Throw-away digital literacies

As a recent graduate, I’m finding a blank space on my phone’s home screen these days. You see, I’ve recently uninstalled D2L’s Binder app. For those of you who don’t know what that is, it’s a helpful app that allows a student to send class materials from their LMS to their phone for later viewing offline (for example, when on the subway where internet connectivity is weak).

As an adult learner, the “rite of passage” of uninstalling this app, leaves me a little unsettled. When I think about it, I spent 2 or 3 years mastering how to navigate a LMS and figuring out the settings and buttons required to support my preferred workflow for reading lesson materials on my phone. Now that I’ve graduated, I’m probably never going to use that app again – or log into my school’s LMS again for that matter.

While I’m grateful that these technologies helped me to get the job done, I can’t help but think of a LMS like an expense reporting system. I need to use it (because they say so). I don’t like using it (because it’s clunky). And when I leave, the experience of having used it is not really a marketable skill (I’ve never seen a job posting wanting experience taking classes on a specific LMS or using a specific expense reporting system). I guess one could argue that maybe the frustration of hunting and pecking around the LMS prepares students for the real-world experience of navigating around poorly-designed corporate intranets, but I digress.

Perhaps schools, instead of investing so much in creating and using complex LMS software, should begin to more-seriously consider technology platforms that have a less-ephemeral connection to the student and a longer-term relevance to their lives. Or maybe using technology with which an incoming student is already familiar (perhaps already has installed on their phone) will help ease their transition into college.

Over the past year, we’ve seen Apple (1, 2), Microsoft, and Google each announce new and continued improvements to extend their technology platforms to support educational uses. Yes, we can argue that this is an effort to acquire more users at younger ages. However – in the case of iTunesU, some learners enter college already having familiarity with iTunes – and will continue to engage with iTunes (and through iTunesU, perhaps even with the university) for long after they graduate. The skills learned using the productivity and collaboration software offered by Microsoft and Google remain relevant long after school ends. And consider the possibility of introducing real-world workflows into the classroom. For example, when was the last time you submitted a proposal to your boss, they gave you a C+, and handed it back? When was the last time you saw a LMS used by an instructor and student to iterate over several versions of an assignment (perhaps using revision historytrack changes, or embedded comments) until it was clear that the student produced his or her best possible work? When was the last time you saw a LMS attempt to recreate this workflow within its walls, and it just ended up being a clunky, clicky, and confusing experience?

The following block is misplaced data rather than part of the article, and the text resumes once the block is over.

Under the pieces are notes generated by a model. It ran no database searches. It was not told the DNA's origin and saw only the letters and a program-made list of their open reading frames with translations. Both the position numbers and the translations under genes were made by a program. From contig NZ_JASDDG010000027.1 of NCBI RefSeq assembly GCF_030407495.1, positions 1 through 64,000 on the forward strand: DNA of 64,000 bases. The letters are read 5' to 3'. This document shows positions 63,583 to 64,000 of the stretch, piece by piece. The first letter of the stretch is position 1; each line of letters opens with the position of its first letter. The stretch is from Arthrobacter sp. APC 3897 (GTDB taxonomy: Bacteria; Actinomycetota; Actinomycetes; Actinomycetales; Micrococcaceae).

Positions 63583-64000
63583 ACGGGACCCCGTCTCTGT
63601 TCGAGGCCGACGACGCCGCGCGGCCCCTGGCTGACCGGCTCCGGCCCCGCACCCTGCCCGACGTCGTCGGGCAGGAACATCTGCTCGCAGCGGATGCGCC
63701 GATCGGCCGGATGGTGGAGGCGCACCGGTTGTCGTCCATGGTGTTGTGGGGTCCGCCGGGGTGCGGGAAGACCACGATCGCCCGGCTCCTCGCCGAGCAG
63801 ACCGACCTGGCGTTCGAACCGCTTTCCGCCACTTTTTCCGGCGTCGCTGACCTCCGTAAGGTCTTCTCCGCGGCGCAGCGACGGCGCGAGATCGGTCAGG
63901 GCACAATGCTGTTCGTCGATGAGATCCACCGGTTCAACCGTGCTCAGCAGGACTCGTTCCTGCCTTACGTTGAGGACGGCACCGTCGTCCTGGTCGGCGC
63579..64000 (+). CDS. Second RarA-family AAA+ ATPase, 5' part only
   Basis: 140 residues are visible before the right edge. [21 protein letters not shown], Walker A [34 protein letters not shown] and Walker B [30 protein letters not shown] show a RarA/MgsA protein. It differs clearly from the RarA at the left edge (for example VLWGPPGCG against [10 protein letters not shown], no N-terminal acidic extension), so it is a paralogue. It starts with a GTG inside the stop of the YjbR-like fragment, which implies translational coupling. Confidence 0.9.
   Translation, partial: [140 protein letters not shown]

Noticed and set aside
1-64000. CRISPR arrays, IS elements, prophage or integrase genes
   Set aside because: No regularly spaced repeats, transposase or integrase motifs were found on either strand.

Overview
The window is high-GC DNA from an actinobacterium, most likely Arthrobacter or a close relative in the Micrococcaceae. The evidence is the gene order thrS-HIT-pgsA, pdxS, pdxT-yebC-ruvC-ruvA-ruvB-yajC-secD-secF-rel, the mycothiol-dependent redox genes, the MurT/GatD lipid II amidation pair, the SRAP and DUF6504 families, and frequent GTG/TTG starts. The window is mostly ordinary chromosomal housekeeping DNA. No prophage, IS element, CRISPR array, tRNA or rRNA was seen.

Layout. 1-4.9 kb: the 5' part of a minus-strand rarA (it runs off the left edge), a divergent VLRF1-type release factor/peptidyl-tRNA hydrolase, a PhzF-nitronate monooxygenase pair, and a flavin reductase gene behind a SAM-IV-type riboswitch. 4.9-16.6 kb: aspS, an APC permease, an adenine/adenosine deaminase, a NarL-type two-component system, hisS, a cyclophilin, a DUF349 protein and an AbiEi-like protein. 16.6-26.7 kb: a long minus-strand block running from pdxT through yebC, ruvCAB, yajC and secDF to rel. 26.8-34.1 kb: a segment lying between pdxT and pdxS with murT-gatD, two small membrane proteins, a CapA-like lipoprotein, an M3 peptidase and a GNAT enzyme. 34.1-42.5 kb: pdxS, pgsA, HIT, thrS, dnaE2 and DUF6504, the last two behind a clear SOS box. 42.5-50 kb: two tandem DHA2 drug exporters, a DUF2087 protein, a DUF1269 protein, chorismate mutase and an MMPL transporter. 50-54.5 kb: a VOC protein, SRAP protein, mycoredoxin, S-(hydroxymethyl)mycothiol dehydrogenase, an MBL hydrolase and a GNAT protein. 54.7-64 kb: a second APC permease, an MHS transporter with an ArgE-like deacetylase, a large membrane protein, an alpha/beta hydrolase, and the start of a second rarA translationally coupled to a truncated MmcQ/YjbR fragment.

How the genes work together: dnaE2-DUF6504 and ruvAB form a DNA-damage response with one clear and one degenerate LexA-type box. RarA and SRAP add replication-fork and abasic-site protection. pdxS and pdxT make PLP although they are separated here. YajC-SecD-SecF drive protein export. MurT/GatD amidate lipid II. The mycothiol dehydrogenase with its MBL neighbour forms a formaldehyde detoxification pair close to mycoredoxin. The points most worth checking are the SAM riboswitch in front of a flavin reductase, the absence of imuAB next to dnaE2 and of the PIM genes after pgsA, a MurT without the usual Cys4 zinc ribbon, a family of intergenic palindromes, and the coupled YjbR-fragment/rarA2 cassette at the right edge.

-Post by George Kroner (personal thoughts do not represent my employer’s)

A Flexible and Personal Learning Environment

About this time last year, EDUCAUSE published a piece titled the “The Next Generation Digital Learning Environment.” (Disclaimer: I was one of the many who participated in this effort.) Little did I know (that is, until the EDUCAUSE ELI Conference earlier this year) that SURF in The Netherlands was also working on a similar effort called “A Flexible and Personal Learning Environment.” Both publications are well worth your time to read. The SURF project seems to have been connected to a series of related ones that were focused on studying learning technologies and practices. Unfortunately I don’t read Dutch, but a great deal of their work has been translated into English.

I appreciate three items in the SURF document that are particularly well-articulated. The first is coverage of the diverse perspectives of what “integration” means. The visual integration of learning tools and how they are accessed is a focus of this document as are the data/analytics perspective and the systems perspective. Sometimes, in my opinion, the first perspective is overlooked, and the second and third are lumped together.

CC BY 3.0: SURFnet
CC BY 3.0: SURFnet

The second is an enumeration of the components that such a modern learning environment would contain broken down by function and linked to both the processes they support and the data artifacts to which they relate.

CC BY 3.0: SURFnet
CC BY 3.0: SURFnet

The third is an architectural perspective from a case study contributed by Erasmus University Rotterdam that elevates the importance of APIs in constructing such a learning environment. I am a huge fan of APIs and believe that they will play an increasingly central role to make learning technologies work better together in ways that current approaches cannot. (On a random side note, check out this recent coverage about a recent event that focused on “Indie” ed-tech and personal learning APIs. There really are many great ideas out there – too many to cover in any one post or at any one event.)

CC BY 3.0: SURFnet
CC BY 3.0: SURFnet

I encourage you to take a look at the Flexible Learning Environment publication. It offers another helpful perspective as we search for the right ways to design and build (and think about) the right tools to advance teaching and learning.

-George Kroner (personal thoughts do not represent my employer’s)